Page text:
5. California 31.61
6. Washington 29.04
7. Massachusetts 27.34
8. Florida 26.80
9. Alaska 26.46
10. Colorado 25.94

Total Homeless per 10K population
1. Mississippi 8.10
2. Kansas 8.80
3. Indiana 9.47
4. Iowa 9.93
5. Virginia 10.02
6. South Dakota 10.52
7. Wisconsin 10.59
8. Delaware 10.63
9. Illinois 10.74
10. Alabama 10.83

Hawaii has the highest homeless rate and Mississippi has the lowest homeless rate.
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Old 05-14-2015, 03:32 PM
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11,386 posts, read 10,517,357 times
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Quote:
Originally Posted by JerseyGirl415 View Post
What criteria is factored in? I imagine weather would be a major one. If I had to be homeless, I'd rather be homeless in Miami than NYC, where I could potentially freeze to death on winter nights. I always feel so terrible for the homeless in cities around here in the winter. It can get so brutally cold at night. Combine that with snow or freezing rain… terrible.
Agreed. You would think it would be better to be homeless in places like California and Florida.
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Old 05-14-2015, 05:33 PM
 
Location: New York NY
4,266 posts, read 6,346,948 times
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These aren't the "best" place to be homeless. Just the states where one sees the fewest of them.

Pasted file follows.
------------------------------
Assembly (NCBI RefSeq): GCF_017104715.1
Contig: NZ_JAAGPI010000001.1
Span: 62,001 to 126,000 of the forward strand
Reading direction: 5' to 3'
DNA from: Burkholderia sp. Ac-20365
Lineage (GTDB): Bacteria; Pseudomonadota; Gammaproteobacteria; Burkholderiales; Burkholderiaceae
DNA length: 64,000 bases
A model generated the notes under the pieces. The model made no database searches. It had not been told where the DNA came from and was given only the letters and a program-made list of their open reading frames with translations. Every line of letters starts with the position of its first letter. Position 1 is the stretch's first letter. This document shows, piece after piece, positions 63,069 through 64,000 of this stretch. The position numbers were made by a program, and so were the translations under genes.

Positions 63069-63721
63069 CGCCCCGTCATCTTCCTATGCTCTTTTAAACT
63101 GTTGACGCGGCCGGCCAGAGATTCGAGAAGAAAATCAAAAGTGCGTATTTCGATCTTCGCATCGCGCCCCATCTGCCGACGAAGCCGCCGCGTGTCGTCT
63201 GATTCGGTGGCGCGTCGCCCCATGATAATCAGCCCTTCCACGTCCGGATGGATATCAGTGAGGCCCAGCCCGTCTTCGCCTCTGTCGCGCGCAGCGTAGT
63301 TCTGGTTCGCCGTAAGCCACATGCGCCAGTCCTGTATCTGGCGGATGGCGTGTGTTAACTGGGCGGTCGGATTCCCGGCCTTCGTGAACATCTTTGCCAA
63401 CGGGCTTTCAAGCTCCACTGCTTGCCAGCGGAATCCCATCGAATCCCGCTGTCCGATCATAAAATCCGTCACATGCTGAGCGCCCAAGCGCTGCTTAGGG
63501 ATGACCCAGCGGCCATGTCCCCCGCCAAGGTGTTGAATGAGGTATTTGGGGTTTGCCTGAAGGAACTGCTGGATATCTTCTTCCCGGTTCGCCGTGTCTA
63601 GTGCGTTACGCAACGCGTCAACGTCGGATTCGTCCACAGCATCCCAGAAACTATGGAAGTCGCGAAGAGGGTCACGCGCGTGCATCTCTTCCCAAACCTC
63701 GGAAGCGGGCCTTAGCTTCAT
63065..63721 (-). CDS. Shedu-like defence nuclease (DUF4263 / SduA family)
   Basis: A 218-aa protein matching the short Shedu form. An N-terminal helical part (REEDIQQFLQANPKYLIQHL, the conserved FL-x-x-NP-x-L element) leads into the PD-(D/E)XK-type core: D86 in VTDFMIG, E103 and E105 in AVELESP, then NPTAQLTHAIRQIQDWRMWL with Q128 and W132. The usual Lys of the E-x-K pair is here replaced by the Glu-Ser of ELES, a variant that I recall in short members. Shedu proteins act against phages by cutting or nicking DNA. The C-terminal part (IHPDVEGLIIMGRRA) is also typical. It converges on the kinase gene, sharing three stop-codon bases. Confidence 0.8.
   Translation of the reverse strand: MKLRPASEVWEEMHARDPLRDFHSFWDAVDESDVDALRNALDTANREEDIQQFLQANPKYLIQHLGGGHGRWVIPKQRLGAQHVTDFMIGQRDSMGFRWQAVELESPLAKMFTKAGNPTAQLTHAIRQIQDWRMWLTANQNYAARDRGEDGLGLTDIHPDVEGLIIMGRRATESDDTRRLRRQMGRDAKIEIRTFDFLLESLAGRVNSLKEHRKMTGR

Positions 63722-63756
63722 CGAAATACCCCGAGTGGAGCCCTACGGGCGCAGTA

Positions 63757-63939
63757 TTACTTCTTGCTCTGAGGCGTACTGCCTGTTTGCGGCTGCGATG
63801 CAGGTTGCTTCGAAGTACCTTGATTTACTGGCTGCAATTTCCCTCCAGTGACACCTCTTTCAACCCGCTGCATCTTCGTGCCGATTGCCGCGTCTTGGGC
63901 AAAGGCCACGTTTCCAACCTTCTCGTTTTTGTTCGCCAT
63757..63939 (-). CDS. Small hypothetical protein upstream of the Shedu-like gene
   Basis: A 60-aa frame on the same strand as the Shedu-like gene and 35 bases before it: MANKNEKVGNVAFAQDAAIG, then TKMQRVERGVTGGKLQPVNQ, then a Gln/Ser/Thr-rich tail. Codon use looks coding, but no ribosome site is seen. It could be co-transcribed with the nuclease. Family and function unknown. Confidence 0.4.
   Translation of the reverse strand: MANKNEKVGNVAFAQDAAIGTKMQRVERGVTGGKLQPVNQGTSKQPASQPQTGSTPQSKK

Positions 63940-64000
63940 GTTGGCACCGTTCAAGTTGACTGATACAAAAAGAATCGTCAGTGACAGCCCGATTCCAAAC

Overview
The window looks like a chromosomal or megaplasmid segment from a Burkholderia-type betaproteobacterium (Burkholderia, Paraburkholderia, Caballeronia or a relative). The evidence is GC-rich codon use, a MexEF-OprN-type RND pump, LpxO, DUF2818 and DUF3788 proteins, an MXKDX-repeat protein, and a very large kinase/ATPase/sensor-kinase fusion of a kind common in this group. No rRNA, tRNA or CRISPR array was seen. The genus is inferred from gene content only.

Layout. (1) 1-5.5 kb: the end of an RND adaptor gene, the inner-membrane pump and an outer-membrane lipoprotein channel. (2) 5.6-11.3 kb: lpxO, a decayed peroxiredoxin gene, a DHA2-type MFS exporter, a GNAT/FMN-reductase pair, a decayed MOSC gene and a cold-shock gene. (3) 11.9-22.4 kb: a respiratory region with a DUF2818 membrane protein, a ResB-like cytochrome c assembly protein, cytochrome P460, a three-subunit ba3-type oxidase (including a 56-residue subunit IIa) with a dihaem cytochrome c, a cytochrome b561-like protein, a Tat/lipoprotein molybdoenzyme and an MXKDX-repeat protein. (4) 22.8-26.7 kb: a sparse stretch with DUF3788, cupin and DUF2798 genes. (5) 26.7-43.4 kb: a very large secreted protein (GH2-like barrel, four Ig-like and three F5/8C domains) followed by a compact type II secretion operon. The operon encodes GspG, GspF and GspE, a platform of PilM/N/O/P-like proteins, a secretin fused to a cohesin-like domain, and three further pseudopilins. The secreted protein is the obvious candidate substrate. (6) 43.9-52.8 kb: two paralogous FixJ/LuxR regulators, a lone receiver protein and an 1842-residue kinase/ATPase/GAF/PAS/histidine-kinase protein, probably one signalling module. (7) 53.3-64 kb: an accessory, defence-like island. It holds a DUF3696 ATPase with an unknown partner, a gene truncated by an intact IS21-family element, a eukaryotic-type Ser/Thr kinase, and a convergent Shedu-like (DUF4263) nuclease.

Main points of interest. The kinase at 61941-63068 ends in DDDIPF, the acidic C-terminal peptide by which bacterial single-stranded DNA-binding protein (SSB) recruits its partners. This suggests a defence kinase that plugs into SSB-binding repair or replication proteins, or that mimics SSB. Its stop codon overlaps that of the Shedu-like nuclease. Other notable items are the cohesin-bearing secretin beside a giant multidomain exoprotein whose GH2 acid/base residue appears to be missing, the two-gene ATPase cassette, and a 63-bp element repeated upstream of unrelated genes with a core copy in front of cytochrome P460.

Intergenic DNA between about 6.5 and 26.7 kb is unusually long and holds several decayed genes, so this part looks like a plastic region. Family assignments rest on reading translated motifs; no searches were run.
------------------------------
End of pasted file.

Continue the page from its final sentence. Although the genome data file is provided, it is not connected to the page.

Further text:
There is a strong correlation in these two lists between the amount of homelessness and the cost of housing. Which makes sense. We see far more people on the streets in high-cost states (or the big cities that dominate them) and far less of it in states where housing costs are low. Even if winter weather sucks in South Dakota or its hellishly hot in summertime Mississippi, it's probably easier to find a shelter or a room to rent somewhere than it is in high-cost New York City or Honolulu.

And FWIW, there is no "best "place to be homeless. Being homeless sucks anywhere.
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Old 05-14-2015, 06:09 PM
 
3,751 posts, read 3,718,075 times
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Doesn't surprise me at all Oregon is #2. For such a supposedly enviable and progressive state, we sure screw over the poor. Anyone who has rented or worked in Oregon will understand what I'm talking about.
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Old 05-14-2015, 06:12 PM
 
3,751 posts, read 3,718,075 times
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Quote:
Originally Posted by JerseyGirl415 View Post
What criteria is factored in? I imagine weather would be a major one. If I had to be homeless, I'd rather be homeless in Miami than NYC, where I could potentially freeze to death on winter nights. I always feel so terrible for the homeless in cities around here in the winter. It can get so brutally cold at night. Combine that with snow or freezing rain… terrible.
You can freeze to death in any state including Hawaii. Hypothermia can kick in at temperatures of as high as 70F.
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Old 05-14-2015, 06:19 PM
 
12,658 posts, read 10,501,376 times
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Quote:
Originally Posted by Mini-apple-less View Post
You can freeze to death in any state including Hawaii. Hypothermia can kick in at temperatures of as high as 70F.
Where are you more likely to freeze? New York in January or the streets of Hawaii ever?